20. Excellent post Michael. We constantly bump up against mystery as we encounter the infinite-personal God revealing Himself to us in His word — and how could it be otherwise. Question — to your 5 great or primary mysteries should we not add a 6th —- the Theodicy concerning suffering and evil?

  21. @Fr. Robert: I totally agree. We must not look at these “mysteries” as stumbling blocks. What I find interesting is that they are often considered core doctrines and yet they are mysteries.

    For example, the trinity. It is a “mystery” as to how it works, but if you get it wrong you are in danger of Hell!

  22. @Bruce: Indeed “Theodicy” is a great mystery, but we can thank Leibniz for the term and idea. We must always be careful not to fall into some form of dualism! Indeed God is Immutable, and somehow always outside of time. But certainly defending the goodness and omnipotence of God in the face of suffering and evil, is also part of God’s great Immanence also!

  23. @James: Yes indeed :) , at least great loss and heterodoxy, if we loose God’s great mystery!

  24. Tiffany Newton August 6, 2012 at 9:47 pm

    @ Aaron Walton That verse just tells me that God took invisible things and made them visible, not that He made something from nothing.

  25. Michael, you have mentioned the mystery of creation ex nihilo previously as well. I just don’t get what you find a mystery. Can you expand on this as I don’t see what needs explaining? God creates matter and…?

    Perhaps a more detailed post at some stage?

  26. Yup – same 5 that I would list.

  27. @Bruce
    I totally agree. Michael left the big one off the table–the goodness of an omniscient, omnipotent God and the existence of suffering and evil. It’s the biggest stumbling block to faith there is. The biggest and most personal mystery that people have to face.

  28. Guys —

    The attempt to claim that these mysteries are not formal contradictions is vain. They are, indeed, formal contradictions, given our universe as a premise. That is what makes them mysteries — because, though they contain contradictions, they are nonetheless true.

    The solution to these mysteries lies outside our universe. The premises of formal logic presented by our universe apparently do not hold outside of our universe; but we have no way of knowing which premises do not hold, or in what way. Sometimes we have clues from Jesus’ statements (i.e., “I pray that they will be one as we are one,”) but the truth is that until we have stepped outside our universe and experienced the presence of God, we have no way to verify whether our interpretations of these clues is correct.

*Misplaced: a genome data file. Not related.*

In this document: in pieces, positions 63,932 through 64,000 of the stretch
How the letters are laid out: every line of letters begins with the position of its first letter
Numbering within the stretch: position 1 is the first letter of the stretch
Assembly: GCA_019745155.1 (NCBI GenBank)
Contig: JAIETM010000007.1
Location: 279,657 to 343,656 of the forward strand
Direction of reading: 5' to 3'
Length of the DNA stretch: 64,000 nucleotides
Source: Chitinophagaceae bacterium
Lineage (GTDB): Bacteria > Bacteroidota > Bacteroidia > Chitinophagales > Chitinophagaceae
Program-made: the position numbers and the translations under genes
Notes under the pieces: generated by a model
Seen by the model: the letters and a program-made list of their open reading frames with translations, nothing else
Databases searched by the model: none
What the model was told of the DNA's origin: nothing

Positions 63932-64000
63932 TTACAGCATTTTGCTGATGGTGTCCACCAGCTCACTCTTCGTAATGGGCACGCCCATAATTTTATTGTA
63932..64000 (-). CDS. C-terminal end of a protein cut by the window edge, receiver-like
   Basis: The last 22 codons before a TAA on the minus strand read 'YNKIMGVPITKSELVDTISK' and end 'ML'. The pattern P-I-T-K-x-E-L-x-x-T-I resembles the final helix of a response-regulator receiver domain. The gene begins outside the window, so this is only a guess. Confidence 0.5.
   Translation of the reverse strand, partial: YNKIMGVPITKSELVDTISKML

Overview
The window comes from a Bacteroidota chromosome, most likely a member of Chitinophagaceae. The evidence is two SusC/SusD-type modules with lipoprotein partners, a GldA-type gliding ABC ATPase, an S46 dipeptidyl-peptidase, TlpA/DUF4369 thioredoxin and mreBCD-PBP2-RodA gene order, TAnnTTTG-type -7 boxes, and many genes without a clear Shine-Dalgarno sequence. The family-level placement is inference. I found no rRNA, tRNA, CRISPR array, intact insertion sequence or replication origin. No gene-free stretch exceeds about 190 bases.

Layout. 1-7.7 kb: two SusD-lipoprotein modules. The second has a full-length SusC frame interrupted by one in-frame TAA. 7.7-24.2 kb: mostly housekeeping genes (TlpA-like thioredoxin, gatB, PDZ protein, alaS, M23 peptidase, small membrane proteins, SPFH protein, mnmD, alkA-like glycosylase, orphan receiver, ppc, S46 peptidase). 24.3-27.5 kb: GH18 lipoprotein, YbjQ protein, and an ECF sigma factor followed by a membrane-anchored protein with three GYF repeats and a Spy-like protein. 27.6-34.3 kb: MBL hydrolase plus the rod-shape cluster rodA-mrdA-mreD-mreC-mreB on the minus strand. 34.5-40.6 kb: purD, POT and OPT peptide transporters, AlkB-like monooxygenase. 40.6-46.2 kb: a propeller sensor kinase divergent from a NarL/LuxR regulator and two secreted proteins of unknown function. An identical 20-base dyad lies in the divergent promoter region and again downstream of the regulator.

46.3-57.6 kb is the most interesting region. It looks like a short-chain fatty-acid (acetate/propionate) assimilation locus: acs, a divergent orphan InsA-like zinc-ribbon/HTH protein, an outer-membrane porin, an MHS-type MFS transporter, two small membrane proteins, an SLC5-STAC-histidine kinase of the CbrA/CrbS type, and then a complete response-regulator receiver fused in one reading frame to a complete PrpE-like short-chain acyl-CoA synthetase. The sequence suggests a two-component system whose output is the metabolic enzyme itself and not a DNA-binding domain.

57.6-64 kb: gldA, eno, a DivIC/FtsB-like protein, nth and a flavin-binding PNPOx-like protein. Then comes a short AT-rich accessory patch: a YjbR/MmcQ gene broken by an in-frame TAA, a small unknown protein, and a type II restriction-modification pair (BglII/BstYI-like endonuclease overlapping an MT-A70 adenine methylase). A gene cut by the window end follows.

I maintain that the existence of such mysteries is inevitable when we’re attempting to describe a God who exists apart from our universe, simply by virtue of the fact that our language and thinking is rooted in our experience and cannot express what lies outside of it. Trying to describe God accurately is like trying to describe a color one has never seen.

  29. Kent wrote:

    Michael left the big one off the table–the goodness of an omniscient, omnipotent God and the existence of suffering and evil.

    He left it off because it is genuinely simple to resolve. There is not even the appearance of a contradiction.

    The possibility of evil appears as soon as free will appears. God did not create evil, because evil is not a thing. God created beings with the ability to choose, and the outcome of choices that violate the character of the God who created us is called “evil.” The horror of it explains why God commands us not to choose such things.

    Of course, not all suffering is evil. Some is simply resistance necessary for growth. You would not be able to stand up if your muscles and skeleton were not opposing each other in places. By the same token, you would not be able to grow to maturity without challenges that test your virtue.

    The challenge for us is believing a truth that the Apostles declare, and which must logically be true if God is truly good: that for every evil that a created being chooses, God produces a greater and more potent good to overbalance it. “…where sin increased, grace abounded all the more…” (Rom 5:20)

  30. 2 thoughts:

    First, on a philosophical level we’re talking simply about the impossibility of the finite creation ever having full understanding of the infinite Creator. I think it’s important to dispel a common tenant of folk theology I heard a lot growing up in evangelical churches – that once we’re in heaven we’ll have all our questions answered and understand everything. We will certainly have a new clarity about the existence we’ve already understood “in part,” but we will never know everything as that is, of course, an attribute God shares with no one.